CREATING CHANGE | While in Dallas to meet with supporters, NGLTF Deputy Executive Director Darlene Nipper discussed the Task’s Force’s work. (David Taffet/Dallas Voice)

NGLTF staffer says national organization focuses on grassroots to help local activists make change at home and nationally

DAVID TAFFET  |  Staff Writer

Change happens one person at a time, and change begins at home. That’s why the National Gay and Lesbian Task Force, even though it is a national organization, focuses on activism at the grassroots level.

NGLTF Deputy Executive Director Darlene Nipper, in Dallas recently to talk with local activists and offer NGLTF’s help, said, “Our approach is working to collaborate and strengthen the grass roots community. We strengthen home communities to advance LGBT rights.”

NGLTF held its annual Creating Change conference in Dallas last year, and over the course of the months spent preparing for the conference, the organization’s staff made friends here.

“We spend time in places where we’ve held conferences,” she said, working to continue developing those relationships.

Nipper congratulated Dallas activists on their recent successes with Dallas County, the Dallas Area Rapid Transit board and Dallas Independent School District, and saying NGLTF was available to help as the community continues to move forward.

When NGLTF works with a community, Nipper said, the organization encourages local activists to ask, “What do you need?” and “What do we have?” — and then compare the answers.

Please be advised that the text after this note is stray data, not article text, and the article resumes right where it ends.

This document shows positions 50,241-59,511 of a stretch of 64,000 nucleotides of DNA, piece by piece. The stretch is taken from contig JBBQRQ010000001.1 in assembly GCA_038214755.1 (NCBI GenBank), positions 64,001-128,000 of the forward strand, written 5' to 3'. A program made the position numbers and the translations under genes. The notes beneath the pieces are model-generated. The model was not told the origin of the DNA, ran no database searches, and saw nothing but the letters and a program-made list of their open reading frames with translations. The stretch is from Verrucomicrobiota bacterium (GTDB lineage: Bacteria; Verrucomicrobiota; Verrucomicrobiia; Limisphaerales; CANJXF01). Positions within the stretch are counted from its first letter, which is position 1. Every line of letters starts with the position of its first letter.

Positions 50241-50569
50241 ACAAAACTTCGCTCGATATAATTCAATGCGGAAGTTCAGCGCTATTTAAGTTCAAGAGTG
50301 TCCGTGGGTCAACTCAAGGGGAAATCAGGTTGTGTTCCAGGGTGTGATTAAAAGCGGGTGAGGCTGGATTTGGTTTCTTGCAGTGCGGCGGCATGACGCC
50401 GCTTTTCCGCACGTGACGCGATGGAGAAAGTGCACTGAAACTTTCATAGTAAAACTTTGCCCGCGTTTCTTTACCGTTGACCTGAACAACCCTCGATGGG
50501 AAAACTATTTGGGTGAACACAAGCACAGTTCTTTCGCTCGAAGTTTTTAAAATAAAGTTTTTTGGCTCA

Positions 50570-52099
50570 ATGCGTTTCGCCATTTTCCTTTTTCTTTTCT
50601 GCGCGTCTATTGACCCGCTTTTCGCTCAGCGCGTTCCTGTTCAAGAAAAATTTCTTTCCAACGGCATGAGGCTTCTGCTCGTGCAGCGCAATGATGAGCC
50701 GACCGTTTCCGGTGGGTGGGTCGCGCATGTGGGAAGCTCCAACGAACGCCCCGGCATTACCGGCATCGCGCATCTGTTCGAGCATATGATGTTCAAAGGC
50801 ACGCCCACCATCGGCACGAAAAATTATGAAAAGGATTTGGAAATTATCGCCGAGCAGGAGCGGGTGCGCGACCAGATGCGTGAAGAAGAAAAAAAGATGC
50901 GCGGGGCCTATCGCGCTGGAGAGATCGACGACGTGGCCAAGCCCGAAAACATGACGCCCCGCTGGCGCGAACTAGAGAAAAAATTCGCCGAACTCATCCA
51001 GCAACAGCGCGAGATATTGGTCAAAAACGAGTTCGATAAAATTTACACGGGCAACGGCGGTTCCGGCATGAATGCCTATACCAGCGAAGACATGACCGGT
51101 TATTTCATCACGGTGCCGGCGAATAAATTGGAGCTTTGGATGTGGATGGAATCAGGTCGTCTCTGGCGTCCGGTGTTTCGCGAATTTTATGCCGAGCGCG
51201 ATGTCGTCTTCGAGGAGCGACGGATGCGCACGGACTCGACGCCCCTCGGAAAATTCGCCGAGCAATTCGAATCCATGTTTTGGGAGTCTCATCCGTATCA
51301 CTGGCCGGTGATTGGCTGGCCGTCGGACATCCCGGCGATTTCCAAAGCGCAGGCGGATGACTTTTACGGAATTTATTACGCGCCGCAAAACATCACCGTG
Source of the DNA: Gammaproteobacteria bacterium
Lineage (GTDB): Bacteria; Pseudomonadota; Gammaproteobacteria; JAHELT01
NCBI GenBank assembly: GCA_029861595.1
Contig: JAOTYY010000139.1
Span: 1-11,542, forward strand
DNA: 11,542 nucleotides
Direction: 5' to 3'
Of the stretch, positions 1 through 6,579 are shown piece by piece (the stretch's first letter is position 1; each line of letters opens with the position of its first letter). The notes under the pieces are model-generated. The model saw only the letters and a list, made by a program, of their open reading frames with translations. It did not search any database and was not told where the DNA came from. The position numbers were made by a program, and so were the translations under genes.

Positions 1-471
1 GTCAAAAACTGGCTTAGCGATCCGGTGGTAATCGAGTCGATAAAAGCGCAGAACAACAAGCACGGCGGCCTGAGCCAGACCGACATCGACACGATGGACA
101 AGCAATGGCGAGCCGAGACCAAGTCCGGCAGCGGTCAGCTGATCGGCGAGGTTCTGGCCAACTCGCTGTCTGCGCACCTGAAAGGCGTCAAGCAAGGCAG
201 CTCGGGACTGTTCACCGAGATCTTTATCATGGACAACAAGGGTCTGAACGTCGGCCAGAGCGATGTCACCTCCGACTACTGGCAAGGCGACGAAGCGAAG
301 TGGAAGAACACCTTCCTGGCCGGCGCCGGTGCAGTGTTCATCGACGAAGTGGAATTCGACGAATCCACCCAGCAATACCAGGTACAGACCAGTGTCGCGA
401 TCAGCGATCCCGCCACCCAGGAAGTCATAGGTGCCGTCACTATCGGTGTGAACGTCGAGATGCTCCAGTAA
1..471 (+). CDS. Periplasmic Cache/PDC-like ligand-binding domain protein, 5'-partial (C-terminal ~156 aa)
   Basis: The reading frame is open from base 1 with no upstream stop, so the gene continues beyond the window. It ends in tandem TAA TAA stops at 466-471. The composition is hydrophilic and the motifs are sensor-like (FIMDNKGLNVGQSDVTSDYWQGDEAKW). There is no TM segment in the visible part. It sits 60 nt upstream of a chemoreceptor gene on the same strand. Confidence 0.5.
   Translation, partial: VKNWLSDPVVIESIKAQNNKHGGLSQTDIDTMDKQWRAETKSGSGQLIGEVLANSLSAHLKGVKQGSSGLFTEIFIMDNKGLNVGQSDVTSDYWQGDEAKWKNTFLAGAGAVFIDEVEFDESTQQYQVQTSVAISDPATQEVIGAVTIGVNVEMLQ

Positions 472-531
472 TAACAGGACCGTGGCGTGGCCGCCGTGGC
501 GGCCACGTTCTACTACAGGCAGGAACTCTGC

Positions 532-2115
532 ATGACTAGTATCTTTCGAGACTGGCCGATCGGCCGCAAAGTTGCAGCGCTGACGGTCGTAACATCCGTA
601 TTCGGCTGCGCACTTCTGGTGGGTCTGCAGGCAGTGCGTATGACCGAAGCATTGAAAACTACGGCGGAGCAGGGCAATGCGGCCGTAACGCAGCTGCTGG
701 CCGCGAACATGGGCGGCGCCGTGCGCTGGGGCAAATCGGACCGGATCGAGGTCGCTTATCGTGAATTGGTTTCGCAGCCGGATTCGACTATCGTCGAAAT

The goal, Nipper said, is to build power, to get resources, to fight ballot measures and to pass inclusive legislation and ordinances.

“I’m proud of how we engage with people,” she said.

She called Creating Change the town square of the movement.

“Everyone else, all the groups come [to Creating Change] to strategize,” Nipper said.

She credited the organization’s ability to play that strategic role to NGLTF’s history as the oldest national LGBT organization.

“There’s something about being a little older,” she said — hinting that not only is NGLTF older, but also maybe a little wiser in its approach, although she stressed how well the various LGBT groups work together.

Each of the different advocacy organizations have a role to play, Nipper said, and the Task Force’s niche is grassroots organizing.

“We’re on the ground doing the training and preparing the local folks to do what they need to do to get the local ordinances passed,” Nipper said.

She said that much of the language for local ordinances, especially those that are gender-inclusive, comes from language NGLTF has written. The organization has studied effective anti-bullying legislation and suggests wording to local groups working on the issue.

On the federal level, Nipper said the LGBT community has been very successful recently, noting that, “Monumental change has been going on.”

She pointed to four big pieces of legislation have been, if not passed, at least seriously considered: Defense of Marriage Act repeal, the Employment Non-Discrimination Act, repeal of the ‘don’t ask, don’t tell policy” and hate crimes legislation, “which we got and never celebrated. I’m not sure what that’s about.”